Pacing the sideline in a bright red jacket and cap, Edwards watched the Chiefs’ season—and, perhaps, his days in charge of them—end with another dismal showing. The Cincinnati Bengals completed their late-season surge with a 16-6 victory Sunday that sent both struggling teams into an offseason of big decisions.
The Chiefs (2-14) have more to make.
The worst season in their 49-year history ended with another disjointed performance under Edwards, who urged the franchise to plunge headlong into a rebuilding mode. His rookie-filled team has lost 23 of its past 25 games, and has at least one major change ahead.
General manager Carl Peterson is leaving after 20 years with Kansas City. His successor will have a say in whether they replace Edwards, who insists that the Chiefs’ future isn’t as glum as it looks and that he’s planning to continue like he’ll be part of it.
“It’s absolutely business as usual,” Edwards said. “I’ll be in the office all week and I’ll be around. We’ll evaluate our team and go from there.”
Johnson had some advice on one of the team’s personnel decisions.
The running back who signed a five-year extension before the 2007 season decided that he no longer fits in Kansas City. He carried only 10 times for 18 yards on Sunday, finishing the season with 874 yards in Kansas City’s spread offense.
“It has everything to do with the environment,” Johnson said. “The city is tired of me, and the organization and I have run our course together. It’s time to move on for me. There could be 100 changes. It’s time for me to go.”
The Bengals (4-11-1) will most likely to stay the course after their latest losing season. Coach Marvin Lewis has two years left on his contract, and there is no general manager to replace—owner Mike Brown makes the important decisions.
The Bengals closed the season with three straight wins, two of them against teams that seemed to care less than they did. They shut out the Browns 14-0 and had little trouble with the lackluster Chiefs, who crossed midfield only once in the first three quarters.
The game served as a preview of next year’s offense for Cincinnati, which was missing both tackles and receivers Chad Ocho Cinco and T.J. Houshmandzadeh to injury. Cedric Benson, who is a free agent after the season, scored on a 2-yard run and ran for 111 yards.
“Of course there will be other organizations interested,” said Benson, who had three 100-yard games with the Bengals.
Houshmandzadeh also is a potential free agent, leaving the Bengals with their major decisions on offense. They could use their franchise tag to keep him for one more year, a move he wouldn’t like.
“I feel like I don’t mind staying here,” said Houshmandzadeh, who led the team with 92 catches for 904 yards and four touchdowns. “I would like to stay here, but I don’t want to stay here if I get franchised because it’s just a one-year deal. I know that, they know that. It’s not a long-term thing.”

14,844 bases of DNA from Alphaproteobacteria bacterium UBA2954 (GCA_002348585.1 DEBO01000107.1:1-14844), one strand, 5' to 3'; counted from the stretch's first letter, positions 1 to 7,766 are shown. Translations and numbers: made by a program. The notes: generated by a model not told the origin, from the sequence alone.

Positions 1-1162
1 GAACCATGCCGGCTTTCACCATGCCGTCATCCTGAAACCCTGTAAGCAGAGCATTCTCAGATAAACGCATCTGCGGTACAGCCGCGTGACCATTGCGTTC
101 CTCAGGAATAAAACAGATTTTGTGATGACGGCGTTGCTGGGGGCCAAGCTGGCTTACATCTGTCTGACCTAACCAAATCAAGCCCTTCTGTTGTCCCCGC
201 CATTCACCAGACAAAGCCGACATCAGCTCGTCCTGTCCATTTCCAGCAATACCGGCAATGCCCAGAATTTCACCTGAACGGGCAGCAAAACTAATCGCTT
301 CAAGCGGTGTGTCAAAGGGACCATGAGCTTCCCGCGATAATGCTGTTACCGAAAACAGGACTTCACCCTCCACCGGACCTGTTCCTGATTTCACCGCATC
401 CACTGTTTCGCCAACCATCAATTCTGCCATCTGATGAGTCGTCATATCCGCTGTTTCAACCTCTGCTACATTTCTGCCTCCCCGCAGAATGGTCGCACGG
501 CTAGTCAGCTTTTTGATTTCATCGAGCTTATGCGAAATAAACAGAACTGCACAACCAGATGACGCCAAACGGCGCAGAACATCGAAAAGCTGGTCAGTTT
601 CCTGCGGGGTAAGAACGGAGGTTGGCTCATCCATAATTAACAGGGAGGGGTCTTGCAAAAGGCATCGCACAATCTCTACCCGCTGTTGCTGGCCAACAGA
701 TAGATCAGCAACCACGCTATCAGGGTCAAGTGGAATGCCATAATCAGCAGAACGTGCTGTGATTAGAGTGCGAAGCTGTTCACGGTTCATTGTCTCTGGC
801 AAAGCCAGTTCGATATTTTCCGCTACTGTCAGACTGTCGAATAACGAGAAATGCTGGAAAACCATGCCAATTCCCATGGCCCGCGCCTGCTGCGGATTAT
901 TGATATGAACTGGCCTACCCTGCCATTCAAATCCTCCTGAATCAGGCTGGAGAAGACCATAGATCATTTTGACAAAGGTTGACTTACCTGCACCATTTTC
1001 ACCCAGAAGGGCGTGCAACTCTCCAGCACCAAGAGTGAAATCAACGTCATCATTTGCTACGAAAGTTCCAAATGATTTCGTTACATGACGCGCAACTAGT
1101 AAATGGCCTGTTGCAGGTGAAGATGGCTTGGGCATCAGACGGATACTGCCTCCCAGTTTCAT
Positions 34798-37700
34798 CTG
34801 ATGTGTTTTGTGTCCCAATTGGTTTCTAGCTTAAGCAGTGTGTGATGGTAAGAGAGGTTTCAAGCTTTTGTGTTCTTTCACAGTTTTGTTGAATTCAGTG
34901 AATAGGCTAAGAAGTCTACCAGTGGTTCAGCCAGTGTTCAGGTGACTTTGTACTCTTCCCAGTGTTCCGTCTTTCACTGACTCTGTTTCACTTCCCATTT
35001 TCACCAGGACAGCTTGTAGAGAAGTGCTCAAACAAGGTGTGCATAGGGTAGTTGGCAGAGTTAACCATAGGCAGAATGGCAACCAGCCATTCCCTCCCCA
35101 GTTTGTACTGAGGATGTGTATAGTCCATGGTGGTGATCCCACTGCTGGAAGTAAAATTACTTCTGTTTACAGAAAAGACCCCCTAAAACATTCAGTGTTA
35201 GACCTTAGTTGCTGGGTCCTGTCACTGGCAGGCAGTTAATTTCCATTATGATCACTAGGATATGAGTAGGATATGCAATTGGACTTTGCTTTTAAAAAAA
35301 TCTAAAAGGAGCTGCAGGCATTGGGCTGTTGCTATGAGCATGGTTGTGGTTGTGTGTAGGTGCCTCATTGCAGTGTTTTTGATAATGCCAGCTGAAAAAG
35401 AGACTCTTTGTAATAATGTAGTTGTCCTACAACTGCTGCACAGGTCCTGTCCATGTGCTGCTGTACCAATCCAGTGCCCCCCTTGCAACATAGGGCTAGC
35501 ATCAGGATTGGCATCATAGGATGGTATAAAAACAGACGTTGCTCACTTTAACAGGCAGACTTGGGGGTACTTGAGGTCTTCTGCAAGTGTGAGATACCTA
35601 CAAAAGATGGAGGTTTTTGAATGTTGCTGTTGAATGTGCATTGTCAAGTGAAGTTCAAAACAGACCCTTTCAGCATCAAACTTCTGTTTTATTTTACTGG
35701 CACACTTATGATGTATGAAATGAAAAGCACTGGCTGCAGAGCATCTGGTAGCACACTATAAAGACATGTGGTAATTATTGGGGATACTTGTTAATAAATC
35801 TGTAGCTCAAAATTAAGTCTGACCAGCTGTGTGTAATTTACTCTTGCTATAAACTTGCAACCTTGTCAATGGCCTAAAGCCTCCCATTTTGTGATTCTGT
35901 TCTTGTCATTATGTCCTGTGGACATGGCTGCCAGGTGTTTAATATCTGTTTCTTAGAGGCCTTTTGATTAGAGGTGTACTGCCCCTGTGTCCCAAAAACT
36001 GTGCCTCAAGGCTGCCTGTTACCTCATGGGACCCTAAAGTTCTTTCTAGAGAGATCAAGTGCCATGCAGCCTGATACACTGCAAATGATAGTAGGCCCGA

The Bengals sold 63,984 tickets for the game, setting a franchise record with their 44th consecutive sellout. The crowd got so bored that it did the wave in the fourth quarter. Some of the loudest cheers came for a halftime scrimmage between a youth football team and mascots for local sports teams, including the Bengals’ mascot.
The kids won that one.
The overriding question in the Chiefs-Bengals game was which team wanted it less. Apparently, it was the Chiefs. Kansas City had the ball five times in the first half and managed only two first downs, setting a tone.
“I thought early in the football game, we didn’t have energy,” Edwards said. “And you have to play with energy. We generally play with a lot of energy, and we didn’t have that in the first half.”
The Chiefs didn’t get closer than Cincinnati’s 37-yard line until their final drive, which ended with Tony Gonzalez’s 5-yard touchdown catch with 2:20 left. Then, the speculation began.
“You look at what Atlanta, Miami and Baltimore did (this season), there’s no reason we can’t do the same,” Gonzalez said. “But if a new GM comes in and wants to start over, the last thing I want to hear is rebuild. I’m in my 13th year and I still enjoy the game.”
Gonzalez’s touchdown was his 10th, the most by an NFL tight end this season. … The Chiefs had one sack, leaving them with 10 for the season, the fewest by any team since the NFL made sacks an official statistic in 1981. … Third-round draft pick Andre Caldwell took Houshmandzadeh’s spot and had a team-high five catches for 34 yards. He also ran four times for 49 yards, with one of the runs coming after a direct snap. “I felt like I showed I can go out there and play, be a starter,” Caldwell said. … WR Chad Ocho Cinco was inactive for the second straight game because of a hamstring injury.